The thirty original contributions in this book provide a working definition of"computational neuroscience" as the area in which problems lie simultaneously within computerscience and neuroscience. They review this emerging field in historical and philosophical overviewsand in stimulating summaries of recent results. Leading researchers address the structure of thebrain and the computational problems associated with describing and understanding this structure atthe synaptic, neural, map, and system levels.The overview chapters discuss the early days of thefield, provide a philosophical analysis of the problems associated with confusion between brainmetaphor and brain theory, and take up the scope and structure of computationalneuroscience.Synaptic-level structure is addressed in chapters that relate the properties ofdendritic branches, spines, and synapses to the biophysics of computation and provide a connectionbetween real neuron architectures and neural network simulations.The network-level chapters take upthe preattentive perception of 3-D forms, oscillation in neural networks, the neurobiologicalsignificance of new learning models, and the analysis of neural assemblies and local learningrides.Map-level structure is explored in chapters on the bat echolocation system, cat orientationmaps, primate stereo vision cortical cognitive maps, dynamic remapping in primate visual cortex, andcomputer-aided reconstruction of topographic and columnar maps in primates.The system-level chaptersfocus on the oculomotor system VLSI models of early vision, schemas for high-level vision,goal-directed movements, modular learning, effects of applied electric current fields on corticalneural activity neuropsychological studies of brain and mind, and an information-theoretic view ofanalog representation in striate cortex.Eric L. Schwartz is Professor of Brain Research and ResearchProfessor of Computer Science, Courant Institute of Mathematical Sciences, New York UniversityMedical Center. Computational Neuroscience is included in the System Development FoundationBenchmark Series.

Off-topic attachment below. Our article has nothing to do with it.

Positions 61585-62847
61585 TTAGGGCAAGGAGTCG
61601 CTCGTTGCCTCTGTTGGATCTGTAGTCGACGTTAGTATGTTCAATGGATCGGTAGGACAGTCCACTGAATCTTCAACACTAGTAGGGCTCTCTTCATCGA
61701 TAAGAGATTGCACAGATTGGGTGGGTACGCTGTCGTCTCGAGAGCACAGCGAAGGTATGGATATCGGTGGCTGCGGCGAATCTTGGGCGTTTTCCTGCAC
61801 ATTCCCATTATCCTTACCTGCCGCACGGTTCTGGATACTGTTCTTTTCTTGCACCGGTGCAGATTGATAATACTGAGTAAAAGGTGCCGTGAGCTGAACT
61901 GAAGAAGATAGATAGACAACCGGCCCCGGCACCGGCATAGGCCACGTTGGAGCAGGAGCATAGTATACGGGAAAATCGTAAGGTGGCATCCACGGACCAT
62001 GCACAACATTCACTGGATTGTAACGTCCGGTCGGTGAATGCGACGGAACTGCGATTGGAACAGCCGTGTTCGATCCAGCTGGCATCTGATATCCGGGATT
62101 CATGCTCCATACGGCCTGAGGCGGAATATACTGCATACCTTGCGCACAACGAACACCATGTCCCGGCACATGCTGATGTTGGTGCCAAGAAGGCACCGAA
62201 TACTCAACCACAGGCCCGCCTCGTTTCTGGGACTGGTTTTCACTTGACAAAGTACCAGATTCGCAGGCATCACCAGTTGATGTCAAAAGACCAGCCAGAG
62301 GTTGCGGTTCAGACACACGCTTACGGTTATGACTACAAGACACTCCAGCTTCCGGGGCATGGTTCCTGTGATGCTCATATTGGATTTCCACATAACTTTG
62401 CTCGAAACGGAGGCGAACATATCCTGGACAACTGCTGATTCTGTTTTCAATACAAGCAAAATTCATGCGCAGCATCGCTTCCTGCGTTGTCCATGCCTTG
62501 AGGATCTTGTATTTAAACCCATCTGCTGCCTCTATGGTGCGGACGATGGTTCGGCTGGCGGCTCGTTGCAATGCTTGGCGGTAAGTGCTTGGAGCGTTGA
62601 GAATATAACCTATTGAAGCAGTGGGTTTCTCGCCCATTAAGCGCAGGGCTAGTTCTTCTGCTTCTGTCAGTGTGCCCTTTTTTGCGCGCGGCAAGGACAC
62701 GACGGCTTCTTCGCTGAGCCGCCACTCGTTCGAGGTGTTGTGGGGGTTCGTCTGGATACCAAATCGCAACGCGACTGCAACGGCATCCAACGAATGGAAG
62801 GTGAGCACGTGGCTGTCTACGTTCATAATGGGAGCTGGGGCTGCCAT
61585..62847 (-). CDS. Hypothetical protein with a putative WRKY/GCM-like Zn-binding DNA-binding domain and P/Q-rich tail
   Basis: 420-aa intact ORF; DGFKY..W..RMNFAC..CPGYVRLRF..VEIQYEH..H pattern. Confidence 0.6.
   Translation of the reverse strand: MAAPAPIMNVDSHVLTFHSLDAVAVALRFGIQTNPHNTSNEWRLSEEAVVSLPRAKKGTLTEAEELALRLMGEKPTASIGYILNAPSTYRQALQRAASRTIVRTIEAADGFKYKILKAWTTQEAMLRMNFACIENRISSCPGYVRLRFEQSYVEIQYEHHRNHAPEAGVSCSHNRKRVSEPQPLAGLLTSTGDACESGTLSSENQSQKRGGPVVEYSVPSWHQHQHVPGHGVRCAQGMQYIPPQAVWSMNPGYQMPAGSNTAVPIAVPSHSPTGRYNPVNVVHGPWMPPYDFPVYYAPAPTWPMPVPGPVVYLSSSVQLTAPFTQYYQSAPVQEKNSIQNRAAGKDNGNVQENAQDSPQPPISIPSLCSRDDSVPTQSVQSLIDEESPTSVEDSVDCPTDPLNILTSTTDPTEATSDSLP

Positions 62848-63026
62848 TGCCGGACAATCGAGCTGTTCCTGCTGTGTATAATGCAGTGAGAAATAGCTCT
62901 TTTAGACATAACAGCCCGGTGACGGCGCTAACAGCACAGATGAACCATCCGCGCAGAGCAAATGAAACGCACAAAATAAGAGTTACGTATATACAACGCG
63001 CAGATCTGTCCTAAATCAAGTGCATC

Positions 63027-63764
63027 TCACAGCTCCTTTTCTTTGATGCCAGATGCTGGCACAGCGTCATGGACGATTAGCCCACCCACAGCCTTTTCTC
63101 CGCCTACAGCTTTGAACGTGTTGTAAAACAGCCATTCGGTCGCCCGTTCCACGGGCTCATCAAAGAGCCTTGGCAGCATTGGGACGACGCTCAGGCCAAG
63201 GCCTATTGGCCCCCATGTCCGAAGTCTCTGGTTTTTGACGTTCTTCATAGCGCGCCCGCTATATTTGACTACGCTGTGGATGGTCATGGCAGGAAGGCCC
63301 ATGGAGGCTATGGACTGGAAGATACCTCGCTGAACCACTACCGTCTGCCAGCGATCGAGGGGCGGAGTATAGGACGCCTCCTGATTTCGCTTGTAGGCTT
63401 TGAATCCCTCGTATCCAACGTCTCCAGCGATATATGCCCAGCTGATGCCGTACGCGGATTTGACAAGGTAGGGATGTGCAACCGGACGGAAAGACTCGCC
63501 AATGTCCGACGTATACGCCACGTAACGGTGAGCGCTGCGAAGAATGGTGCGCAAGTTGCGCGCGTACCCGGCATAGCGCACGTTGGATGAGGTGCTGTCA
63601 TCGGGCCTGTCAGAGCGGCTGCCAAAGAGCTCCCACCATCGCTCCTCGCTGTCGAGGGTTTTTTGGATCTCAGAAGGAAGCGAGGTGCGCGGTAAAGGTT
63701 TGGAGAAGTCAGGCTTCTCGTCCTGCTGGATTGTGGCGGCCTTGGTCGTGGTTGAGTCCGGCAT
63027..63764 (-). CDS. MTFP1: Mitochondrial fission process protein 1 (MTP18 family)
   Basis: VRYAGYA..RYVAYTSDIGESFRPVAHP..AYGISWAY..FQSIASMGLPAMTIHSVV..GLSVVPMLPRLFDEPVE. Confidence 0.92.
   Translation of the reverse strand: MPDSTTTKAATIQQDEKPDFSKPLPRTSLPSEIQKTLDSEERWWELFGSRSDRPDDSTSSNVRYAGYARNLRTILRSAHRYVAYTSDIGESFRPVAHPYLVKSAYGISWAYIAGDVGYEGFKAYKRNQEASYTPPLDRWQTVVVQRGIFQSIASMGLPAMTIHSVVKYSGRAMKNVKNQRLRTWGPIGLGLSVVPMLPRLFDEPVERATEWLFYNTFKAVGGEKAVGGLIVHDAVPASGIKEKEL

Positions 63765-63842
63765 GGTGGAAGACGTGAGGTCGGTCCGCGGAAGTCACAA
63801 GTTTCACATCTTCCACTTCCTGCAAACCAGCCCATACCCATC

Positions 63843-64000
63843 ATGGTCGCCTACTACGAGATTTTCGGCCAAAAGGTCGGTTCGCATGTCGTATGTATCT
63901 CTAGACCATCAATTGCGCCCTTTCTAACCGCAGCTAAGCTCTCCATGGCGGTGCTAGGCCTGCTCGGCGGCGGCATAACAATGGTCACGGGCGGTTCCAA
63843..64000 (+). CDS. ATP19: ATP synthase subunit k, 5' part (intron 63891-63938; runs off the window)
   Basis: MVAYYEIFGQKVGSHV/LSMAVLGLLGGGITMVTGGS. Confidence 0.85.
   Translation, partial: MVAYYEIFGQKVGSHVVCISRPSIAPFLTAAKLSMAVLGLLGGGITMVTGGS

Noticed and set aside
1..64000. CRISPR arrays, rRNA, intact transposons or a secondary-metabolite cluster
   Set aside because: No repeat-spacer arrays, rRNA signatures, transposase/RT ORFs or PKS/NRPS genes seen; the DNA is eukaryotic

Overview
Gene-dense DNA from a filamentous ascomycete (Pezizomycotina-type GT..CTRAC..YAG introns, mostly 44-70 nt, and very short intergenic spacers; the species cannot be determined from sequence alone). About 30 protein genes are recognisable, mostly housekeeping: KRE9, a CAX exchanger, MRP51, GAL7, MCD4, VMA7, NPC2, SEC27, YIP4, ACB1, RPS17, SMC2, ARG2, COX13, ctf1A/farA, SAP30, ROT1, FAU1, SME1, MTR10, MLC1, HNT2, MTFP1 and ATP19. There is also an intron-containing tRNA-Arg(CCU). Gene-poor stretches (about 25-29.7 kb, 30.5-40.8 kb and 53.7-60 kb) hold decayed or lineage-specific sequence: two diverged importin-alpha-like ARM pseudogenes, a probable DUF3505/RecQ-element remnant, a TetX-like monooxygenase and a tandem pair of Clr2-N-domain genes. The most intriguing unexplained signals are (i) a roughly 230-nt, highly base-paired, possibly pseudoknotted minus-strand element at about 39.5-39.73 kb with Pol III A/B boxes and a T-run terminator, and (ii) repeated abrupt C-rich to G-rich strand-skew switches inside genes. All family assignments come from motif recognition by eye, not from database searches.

The nature of distributed computation in complex systems has often been described in terms of memory, communication and processing. This thesis presents a complete information-theoretic framework to quantify these operations on information (i.e. information storage, transfer and modification), and in particular their dynamics in space and time. The framework is applied to cellular automata, and delivers important insights into the fundamental nature of distributed computation and the dynamics of complex systems (e.g. that gliders are dominant information transfer agents). Applications to several important network models, including random Boolean networks, suggest that the capability for information storage and coherent transfer are maximised near the critical regime in certain order-chaos phase transitions. Further applications to study and design information structure in the contexts of computational neuroscience and guided self-organisation underline the practical utility of the techniques presented here.